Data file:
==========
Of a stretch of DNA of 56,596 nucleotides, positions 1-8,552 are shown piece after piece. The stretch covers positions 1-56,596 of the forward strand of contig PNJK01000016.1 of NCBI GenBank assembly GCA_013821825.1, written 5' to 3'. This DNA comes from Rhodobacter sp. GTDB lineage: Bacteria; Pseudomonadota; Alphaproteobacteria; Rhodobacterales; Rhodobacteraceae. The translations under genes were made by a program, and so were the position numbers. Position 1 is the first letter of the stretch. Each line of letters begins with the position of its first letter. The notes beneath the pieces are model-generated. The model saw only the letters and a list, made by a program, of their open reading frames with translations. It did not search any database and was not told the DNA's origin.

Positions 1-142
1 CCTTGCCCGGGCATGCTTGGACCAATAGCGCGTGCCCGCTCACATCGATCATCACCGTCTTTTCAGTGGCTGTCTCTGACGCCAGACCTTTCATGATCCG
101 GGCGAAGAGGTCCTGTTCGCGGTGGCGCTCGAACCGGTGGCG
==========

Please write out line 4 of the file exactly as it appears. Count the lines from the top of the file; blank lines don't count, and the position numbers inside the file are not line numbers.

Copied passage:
101 GGCGAAGAGGTCCTGTTCGCGGTGGCGCTCGAACCGGTGGCG